Segulah (Amulet) for safeguarding, R. Judah Ftiia, [Jerusalem] 20th Century (47266)

קמיע - סגולה לשמירה - Kabbalah

Bidding has ended on this item.

Your Listing Options

for more options
Status: Successful  
Content/listingImages/20190305/53a37719-2474-4f31-afae-115fc1675439_fullsize.jpg
Current Bid:  
No Reserve  
Auction Ends: Tuesday, April 9, 2019 11:52:00 AM
Bid History: 1 Bids  
Page Views: 93  

Listing Details

Lot Number: 47266
Title (English): Segulah Kemai (Amulet) for safeguarding
Title (Hebrew): קמיע - סגולה לשמירה
Note: Kabbalah
Author: R. Judah Ftiia and others
City: [Jerusalem]
Publication Date: 20th Century
Estimated Price: $200.00 USD - $500.00 USD

Description

Physical Description

Page 345:236 mm., octavo, light age staining, creased and starting to tear on folds.

 

Detailed Description   

Single page containing text that serves as a kemai (amulet) by the gaon, the kabbalist R. Judah ben Moses Yeshua Ftiia (1859-1942) and others. The text is taken from a manuscript by R. Ftiia. R. Ftiia was the author of Aderah Zutah – Yayin ha-Rekah (Baghdad, 1909), Minhat Yehudah (Baghdad, 1933), Bet Lehem Yehudah (Jerusalem, 1936), and several additional highly regarded works.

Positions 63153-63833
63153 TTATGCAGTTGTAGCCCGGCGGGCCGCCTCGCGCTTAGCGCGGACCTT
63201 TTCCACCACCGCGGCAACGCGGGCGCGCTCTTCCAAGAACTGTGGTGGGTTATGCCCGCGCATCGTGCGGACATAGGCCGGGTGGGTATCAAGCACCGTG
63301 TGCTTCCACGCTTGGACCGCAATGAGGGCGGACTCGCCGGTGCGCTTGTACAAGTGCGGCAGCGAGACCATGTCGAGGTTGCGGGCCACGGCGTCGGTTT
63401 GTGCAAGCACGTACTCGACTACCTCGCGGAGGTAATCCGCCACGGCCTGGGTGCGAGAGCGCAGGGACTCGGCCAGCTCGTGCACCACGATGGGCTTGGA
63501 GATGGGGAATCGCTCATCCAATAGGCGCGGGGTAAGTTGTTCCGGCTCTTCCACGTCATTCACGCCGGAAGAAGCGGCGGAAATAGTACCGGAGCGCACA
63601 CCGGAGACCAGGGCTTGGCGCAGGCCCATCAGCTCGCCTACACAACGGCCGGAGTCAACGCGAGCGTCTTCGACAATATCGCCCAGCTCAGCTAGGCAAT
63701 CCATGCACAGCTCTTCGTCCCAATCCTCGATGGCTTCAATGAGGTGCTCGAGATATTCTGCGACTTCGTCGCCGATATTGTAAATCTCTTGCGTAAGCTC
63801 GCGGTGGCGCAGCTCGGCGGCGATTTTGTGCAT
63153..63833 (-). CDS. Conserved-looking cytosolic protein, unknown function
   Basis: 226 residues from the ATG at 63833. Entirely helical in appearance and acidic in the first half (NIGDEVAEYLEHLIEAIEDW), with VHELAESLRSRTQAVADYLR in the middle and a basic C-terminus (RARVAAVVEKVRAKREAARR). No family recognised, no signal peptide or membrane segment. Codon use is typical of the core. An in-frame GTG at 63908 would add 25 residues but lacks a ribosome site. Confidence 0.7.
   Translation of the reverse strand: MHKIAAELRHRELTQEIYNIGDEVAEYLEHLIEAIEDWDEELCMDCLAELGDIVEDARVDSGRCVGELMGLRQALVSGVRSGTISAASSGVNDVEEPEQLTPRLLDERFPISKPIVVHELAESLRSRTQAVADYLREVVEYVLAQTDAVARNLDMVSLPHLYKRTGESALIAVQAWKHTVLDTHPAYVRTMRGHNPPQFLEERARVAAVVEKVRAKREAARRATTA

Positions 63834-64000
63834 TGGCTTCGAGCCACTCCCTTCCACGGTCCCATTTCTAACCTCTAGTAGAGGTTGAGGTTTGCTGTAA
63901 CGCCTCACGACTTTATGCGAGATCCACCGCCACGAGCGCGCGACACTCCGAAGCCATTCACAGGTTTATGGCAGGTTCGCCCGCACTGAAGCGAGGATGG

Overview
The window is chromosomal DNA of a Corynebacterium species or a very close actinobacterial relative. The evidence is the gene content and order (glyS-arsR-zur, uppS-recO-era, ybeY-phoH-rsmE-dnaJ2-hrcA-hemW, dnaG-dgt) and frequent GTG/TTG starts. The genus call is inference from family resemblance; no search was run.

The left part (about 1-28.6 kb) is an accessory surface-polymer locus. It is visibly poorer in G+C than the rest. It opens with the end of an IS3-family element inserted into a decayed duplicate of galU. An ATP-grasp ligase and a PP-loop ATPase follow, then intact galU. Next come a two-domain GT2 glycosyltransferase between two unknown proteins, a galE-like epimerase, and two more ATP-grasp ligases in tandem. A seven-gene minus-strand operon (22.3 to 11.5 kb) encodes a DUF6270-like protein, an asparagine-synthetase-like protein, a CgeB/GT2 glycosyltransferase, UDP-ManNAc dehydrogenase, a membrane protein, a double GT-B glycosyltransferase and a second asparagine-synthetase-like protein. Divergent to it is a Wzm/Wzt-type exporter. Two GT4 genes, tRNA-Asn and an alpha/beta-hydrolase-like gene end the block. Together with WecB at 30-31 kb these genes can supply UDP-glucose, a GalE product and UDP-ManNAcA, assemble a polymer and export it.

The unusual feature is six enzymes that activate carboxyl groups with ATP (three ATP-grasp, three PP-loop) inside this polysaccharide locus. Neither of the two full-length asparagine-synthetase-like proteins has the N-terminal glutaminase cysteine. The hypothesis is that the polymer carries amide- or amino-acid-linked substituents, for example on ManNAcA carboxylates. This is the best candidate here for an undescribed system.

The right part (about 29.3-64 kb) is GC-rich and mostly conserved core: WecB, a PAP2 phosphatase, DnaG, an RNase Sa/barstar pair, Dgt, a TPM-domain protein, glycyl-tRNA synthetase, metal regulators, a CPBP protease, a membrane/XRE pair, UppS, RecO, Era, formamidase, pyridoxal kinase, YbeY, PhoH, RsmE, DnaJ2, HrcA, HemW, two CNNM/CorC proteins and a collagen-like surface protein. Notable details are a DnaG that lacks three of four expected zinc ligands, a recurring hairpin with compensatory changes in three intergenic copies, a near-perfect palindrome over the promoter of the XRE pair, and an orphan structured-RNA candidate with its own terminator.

Amulets are frequently mentioned in talmudic literature. The term used is kame'a or kami'a (pl. kemi'ot or kemi'in), a word whose origin is obscure. It is possible that it derives from a root meaning "to bind" (cf. Rashi to Shab. 61a), but it might come from an Arabic root meaning "to hang." In either case, the reference is clearly something that is bound or hung on the person (cf. Kohut, Arukh, 7 (19262), 123). The Talmud mentions two sorts of kemi'ot: a written one and the kame'a shel ikrin, a kame'a made from roots of a certain plant. The written kame'a was a parchment inscribed with one or more quotations from a variety of sources, including the Scriptures (cf. Shab. 61b). The question arose whether the amulets were invested with the holiness of the scriptural scrolls and whether they should, therefore, be saved from a conflagration occurring on the Sabbath. A baraita is quoted which specifically states that they are not holy and that they, together with other texts which contain scriptural quotations (lit. berakhot), should be left to burn (ibid.). In the original Tosefta text, however, no mention is made of kemi'ot (Tosef. Shab. 13:4).

R. Judah Moses Ftayya (Petaya, 1859–1942 of Baghdad kabbalist was a student of Rabbi Joseph Ḥayyim al-Ḥakam (Ben Ish Ḥay). R. Ftayya eventually took up residence in Jerusalem, where he exerted great influence through his writings, activities, and the illustrious family he founded. He studied there with R. Ḥayyim Saul Duwayk, who after succumbing to blindness dictated his commentary on R. Ḥayyim Vital’s Oṣrot Ḥayyim, Efah Shelema to R. Ftayya and R. Joseph Ḥayyim Sofer. R. Ftayya cared for R. Duwayk in his infirmity, aided by Sulaymān Moṣfi.

 

Hebrew Description  

 

 

Bibliography